We have a story in this issue that says that more than three-quarters of workers feel like they’re micromanaged. Since reading the story, I’ve been asking people everywhere if they think they’re a micromanager. Interestingly enough, I could get only two people to say yes. I know my little survey was far from scientific, but wouldn’t you think that if so many people think they are micromanaged, I’d have gotten a few more yesses in my sampling of perhaps 50 people?

One person I asked told me he absolutely is not a micromanager, and then he proceeded­ to snap his fingers (ugh) to get the attention of our waitress, who apparently wasn’t tending to our needs quickly enough. Call me crazy, but I find it hard to believe that that kind of imperiousness doesn’t make its way into the office.

Perhaps, like so many bad habits, it’s hard to see the micromanager in yourself. (Sorry, Charlie,* I just couldn’t resist sharing this story.)

My first boss, Bruce, was a micromanager (and a workaholic). And although I didn’t ask him, I’m willing to bet he wouldn’t have said he was.

In his world (and thus my world), there was really only one way to do something right. Any other way, even if it had the same result, just wouldn’t do. He was also the kind of boss who would stroll in at about noon, work till about three or four in the morning, and then leave everyone a dated and timed note pointing out everything he stayed up all night correcting. And there was many a night he expected us to work that late right alongside him.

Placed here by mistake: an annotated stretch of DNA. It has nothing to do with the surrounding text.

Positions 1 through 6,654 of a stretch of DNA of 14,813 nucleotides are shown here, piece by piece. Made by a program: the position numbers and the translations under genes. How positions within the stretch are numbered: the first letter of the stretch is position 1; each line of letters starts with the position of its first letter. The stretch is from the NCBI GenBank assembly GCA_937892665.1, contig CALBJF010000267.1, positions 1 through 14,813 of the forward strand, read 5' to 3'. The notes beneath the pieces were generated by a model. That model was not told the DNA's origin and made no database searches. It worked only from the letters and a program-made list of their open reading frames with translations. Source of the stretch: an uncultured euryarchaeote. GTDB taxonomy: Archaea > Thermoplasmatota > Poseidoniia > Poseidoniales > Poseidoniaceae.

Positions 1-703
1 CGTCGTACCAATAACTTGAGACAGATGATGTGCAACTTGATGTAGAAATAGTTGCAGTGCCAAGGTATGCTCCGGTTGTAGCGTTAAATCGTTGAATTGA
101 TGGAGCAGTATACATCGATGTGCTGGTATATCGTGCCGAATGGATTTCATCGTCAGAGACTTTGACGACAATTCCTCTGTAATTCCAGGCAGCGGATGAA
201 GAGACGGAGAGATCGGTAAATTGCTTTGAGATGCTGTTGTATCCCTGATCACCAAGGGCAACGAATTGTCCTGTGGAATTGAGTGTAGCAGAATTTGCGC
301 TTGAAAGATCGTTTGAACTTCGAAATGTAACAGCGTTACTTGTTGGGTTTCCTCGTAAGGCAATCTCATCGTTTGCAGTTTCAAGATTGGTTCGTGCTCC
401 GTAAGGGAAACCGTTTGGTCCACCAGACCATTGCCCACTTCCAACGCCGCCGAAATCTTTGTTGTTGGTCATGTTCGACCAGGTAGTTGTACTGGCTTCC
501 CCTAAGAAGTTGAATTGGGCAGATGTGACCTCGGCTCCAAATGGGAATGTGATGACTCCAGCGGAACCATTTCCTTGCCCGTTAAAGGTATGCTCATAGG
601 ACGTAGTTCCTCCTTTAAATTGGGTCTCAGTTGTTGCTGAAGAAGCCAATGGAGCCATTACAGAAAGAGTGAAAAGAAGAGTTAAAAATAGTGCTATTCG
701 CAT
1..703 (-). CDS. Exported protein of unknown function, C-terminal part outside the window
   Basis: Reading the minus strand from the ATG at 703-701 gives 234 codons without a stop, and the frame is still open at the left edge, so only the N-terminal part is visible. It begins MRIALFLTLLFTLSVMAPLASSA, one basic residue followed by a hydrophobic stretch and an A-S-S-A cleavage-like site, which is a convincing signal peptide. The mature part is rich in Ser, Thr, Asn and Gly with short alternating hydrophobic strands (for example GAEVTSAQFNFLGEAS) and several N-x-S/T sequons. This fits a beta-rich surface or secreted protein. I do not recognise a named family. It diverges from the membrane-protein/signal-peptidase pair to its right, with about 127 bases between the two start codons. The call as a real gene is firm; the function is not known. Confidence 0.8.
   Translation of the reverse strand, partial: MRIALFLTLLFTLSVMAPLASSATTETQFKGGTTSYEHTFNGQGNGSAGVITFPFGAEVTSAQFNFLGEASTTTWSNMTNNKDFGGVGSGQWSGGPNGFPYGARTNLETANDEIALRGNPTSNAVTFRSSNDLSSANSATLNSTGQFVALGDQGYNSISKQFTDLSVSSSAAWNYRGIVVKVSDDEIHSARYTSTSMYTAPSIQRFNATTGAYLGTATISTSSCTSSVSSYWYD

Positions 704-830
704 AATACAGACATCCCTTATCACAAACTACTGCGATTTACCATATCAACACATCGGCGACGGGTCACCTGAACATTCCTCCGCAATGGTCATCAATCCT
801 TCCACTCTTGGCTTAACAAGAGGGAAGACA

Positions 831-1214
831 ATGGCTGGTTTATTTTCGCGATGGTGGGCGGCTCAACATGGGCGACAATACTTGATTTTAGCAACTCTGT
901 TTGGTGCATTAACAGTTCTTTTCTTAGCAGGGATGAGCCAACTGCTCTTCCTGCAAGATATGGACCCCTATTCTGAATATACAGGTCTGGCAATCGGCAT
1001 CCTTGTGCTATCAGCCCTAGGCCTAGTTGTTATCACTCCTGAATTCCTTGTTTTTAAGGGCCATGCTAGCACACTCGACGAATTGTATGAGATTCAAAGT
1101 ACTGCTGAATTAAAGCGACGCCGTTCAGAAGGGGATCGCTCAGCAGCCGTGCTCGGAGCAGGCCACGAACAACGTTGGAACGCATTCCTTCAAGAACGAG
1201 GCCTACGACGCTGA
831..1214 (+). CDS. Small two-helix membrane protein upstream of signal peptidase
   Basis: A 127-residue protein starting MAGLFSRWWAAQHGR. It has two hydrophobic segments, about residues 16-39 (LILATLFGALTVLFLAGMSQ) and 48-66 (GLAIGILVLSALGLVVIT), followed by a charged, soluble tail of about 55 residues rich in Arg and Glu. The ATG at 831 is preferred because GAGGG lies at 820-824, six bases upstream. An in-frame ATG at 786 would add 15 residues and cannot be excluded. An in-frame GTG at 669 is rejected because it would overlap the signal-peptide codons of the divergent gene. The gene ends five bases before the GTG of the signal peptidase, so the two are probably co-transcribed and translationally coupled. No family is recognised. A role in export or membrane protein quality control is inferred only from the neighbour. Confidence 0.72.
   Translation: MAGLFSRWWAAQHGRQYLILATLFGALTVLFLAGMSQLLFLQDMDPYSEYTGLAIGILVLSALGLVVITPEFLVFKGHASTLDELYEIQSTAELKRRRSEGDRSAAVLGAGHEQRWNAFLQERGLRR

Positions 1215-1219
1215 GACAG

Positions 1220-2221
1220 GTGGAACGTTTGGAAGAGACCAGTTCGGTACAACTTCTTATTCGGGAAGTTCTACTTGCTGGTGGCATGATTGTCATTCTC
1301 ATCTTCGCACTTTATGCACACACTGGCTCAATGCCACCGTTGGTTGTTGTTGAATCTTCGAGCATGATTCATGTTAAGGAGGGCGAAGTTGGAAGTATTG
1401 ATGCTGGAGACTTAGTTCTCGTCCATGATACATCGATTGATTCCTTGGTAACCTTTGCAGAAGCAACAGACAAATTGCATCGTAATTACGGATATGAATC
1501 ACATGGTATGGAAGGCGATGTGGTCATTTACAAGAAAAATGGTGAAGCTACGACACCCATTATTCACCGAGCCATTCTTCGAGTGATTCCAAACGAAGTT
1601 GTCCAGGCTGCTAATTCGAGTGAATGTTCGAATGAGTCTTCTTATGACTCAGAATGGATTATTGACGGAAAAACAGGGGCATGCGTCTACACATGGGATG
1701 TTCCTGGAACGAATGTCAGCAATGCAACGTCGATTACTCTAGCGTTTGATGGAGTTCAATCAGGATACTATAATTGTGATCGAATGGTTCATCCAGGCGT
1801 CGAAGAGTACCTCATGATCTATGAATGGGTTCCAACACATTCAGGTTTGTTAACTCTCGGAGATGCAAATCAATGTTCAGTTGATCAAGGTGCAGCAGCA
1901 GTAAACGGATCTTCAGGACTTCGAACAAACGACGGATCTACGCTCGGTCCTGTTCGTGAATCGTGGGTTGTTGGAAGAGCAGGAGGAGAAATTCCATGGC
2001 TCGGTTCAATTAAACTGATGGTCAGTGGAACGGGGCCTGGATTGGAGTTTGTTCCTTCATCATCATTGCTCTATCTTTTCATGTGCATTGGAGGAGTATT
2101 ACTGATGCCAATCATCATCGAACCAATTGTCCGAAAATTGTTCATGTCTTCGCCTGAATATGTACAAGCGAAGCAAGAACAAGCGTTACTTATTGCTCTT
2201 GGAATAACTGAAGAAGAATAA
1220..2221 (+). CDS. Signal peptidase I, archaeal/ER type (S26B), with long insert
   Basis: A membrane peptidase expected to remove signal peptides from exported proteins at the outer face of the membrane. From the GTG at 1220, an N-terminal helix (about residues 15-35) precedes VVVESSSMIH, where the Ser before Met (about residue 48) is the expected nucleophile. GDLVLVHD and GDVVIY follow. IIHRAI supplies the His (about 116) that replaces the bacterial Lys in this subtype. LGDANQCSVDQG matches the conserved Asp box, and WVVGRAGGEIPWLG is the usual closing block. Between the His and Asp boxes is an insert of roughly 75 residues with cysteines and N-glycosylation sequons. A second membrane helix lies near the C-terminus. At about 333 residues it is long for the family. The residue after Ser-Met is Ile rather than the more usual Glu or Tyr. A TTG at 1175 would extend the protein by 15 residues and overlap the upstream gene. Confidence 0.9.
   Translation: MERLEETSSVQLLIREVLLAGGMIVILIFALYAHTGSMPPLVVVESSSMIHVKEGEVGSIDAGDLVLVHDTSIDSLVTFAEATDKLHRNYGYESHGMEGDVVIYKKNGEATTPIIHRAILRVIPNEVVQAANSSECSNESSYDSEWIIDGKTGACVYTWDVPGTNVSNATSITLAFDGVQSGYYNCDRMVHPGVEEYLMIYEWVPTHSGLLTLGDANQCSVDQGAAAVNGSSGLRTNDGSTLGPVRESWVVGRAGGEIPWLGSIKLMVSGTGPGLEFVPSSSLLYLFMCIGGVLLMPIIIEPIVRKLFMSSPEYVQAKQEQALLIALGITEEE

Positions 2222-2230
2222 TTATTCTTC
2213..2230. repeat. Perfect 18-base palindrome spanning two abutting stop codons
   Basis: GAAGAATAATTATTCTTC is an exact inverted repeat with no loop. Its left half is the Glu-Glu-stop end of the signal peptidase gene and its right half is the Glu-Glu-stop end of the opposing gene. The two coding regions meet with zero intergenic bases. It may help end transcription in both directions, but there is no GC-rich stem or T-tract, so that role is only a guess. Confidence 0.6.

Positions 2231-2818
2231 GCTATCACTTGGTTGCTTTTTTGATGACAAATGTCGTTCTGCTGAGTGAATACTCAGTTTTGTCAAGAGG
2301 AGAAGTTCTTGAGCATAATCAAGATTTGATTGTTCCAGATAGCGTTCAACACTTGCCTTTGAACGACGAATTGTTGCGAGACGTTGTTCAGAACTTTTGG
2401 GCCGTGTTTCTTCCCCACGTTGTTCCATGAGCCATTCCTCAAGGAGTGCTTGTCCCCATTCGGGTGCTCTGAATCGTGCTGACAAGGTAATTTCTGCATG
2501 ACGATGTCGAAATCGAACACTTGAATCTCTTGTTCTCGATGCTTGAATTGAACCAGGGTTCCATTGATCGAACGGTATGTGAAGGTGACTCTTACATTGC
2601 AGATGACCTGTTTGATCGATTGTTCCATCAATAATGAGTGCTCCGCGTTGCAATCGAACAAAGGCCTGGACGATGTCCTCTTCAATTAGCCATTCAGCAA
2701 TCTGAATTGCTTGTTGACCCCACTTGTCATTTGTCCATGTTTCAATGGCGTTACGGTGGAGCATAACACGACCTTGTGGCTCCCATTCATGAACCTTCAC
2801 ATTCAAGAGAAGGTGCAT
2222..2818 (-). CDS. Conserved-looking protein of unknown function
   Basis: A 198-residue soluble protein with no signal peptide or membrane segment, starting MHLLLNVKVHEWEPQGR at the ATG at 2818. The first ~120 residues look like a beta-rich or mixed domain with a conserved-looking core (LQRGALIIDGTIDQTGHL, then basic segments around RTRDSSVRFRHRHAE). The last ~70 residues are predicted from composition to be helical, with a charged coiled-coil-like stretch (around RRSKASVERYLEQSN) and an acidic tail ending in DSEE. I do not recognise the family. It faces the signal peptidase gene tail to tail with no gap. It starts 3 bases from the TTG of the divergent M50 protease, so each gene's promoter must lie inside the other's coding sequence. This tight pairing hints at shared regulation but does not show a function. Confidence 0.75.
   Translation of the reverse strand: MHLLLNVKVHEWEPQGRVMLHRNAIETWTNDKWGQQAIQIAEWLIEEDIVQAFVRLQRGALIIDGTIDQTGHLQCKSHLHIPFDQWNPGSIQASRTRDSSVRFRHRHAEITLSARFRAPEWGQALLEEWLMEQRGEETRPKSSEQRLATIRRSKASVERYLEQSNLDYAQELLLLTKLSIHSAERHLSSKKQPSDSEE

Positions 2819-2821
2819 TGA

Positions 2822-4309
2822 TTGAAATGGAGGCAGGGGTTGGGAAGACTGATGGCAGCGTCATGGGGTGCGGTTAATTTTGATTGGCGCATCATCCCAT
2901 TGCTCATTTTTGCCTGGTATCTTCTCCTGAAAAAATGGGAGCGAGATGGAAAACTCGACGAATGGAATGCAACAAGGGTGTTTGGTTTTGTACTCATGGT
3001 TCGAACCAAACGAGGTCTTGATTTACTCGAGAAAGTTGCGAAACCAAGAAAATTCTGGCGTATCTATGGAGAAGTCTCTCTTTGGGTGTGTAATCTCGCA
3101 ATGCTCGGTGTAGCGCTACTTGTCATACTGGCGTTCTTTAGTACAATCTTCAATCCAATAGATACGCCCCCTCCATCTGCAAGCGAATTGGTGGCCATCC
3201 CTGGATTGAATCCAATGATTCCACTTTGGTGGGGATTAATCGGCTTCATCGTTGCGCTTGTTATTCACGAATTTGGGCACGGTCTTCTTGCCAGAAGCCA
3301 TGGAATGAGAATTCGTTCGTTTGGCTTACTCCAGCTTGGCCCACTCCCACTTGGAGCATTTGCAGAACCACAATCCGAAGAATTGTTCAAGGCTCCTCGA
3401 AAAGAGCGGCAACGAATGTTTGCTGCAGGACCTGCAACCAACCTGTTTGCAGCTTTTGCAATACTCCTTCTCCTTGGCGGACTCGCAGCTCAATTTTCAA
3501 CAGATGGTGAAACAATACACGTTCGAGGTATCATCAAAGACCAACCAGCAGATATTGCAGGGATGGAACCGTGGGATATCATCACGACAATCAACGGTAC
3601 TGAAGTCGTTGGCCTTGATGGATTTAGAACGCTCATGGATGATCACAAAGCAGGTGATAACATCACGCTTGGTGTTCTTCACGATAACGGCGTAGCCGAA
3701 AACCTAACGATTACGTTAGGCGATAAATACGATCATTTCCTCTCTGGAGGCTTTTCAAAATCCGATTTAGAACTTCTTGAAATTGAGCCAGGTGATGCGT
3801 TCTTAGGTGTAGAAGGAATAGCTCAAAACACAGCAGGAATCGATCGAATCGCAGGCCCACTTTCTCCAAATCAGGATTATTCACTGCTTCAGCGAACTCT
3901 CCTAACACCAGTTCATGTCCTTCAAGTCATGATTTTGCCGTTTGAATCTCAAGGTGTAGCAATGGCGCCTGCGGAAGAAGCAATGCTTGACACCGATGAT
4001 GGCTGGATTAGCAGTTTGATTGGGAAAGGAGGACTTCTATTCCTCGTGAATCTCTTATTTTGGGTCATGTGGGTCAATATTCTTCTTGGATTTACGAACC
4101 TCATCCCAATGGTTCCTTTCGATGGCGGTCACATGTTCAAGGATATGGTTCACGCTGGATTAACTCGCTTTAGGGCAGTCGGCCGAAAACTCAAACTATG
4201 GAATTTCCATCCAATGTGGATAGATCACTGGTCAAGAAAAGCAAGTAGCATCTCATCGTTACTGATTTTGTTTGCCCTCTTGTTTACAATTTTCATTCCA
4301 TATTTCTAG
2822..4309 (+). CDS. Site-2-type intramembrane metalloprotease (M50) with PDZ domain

While it was maddening and somewhat demoralizing, I have to admit that I probably learned more from him than from any other boss I’ve had. Part of that can certainly be chalked up to the fact that it was my first job and I had a lot to learn. But I also believe I would have learned just as much (and had a much more pleasant experience) from someone who gave me the chance to think on my own and learn from my mistakes.

I also consider myself lucky that, in the 20-plus years of my career, Bruce was the only micromanager I’ve had. All of my other bosses (and there have been quite a few) may have had their quirks and irritations, but they were great about letting people get their jobs done, as well as stepping in with advice and support when needed.

I’d like to think I’ve learned more from them about management than I did from Bruce, but this story made me give it some thought. I’ve asked the people who work for me, and they all say I’m not a micromanager, but, really, what could they say? I know I have a lot of irritating habits and ways of doing business, but I think they’re right about the micromanagement thing. And I’ll go with that until someone tells me otherwise.

So check out the story on page 68 and see if you see yourself in any of the anecdotes. If you’re lucky, you won’t relate to any of the people mentioned. But if you do, perhaps you should rethink your management style — or find a new boss.

Picture of Sheri Burns

Sherri Gulczynski Burns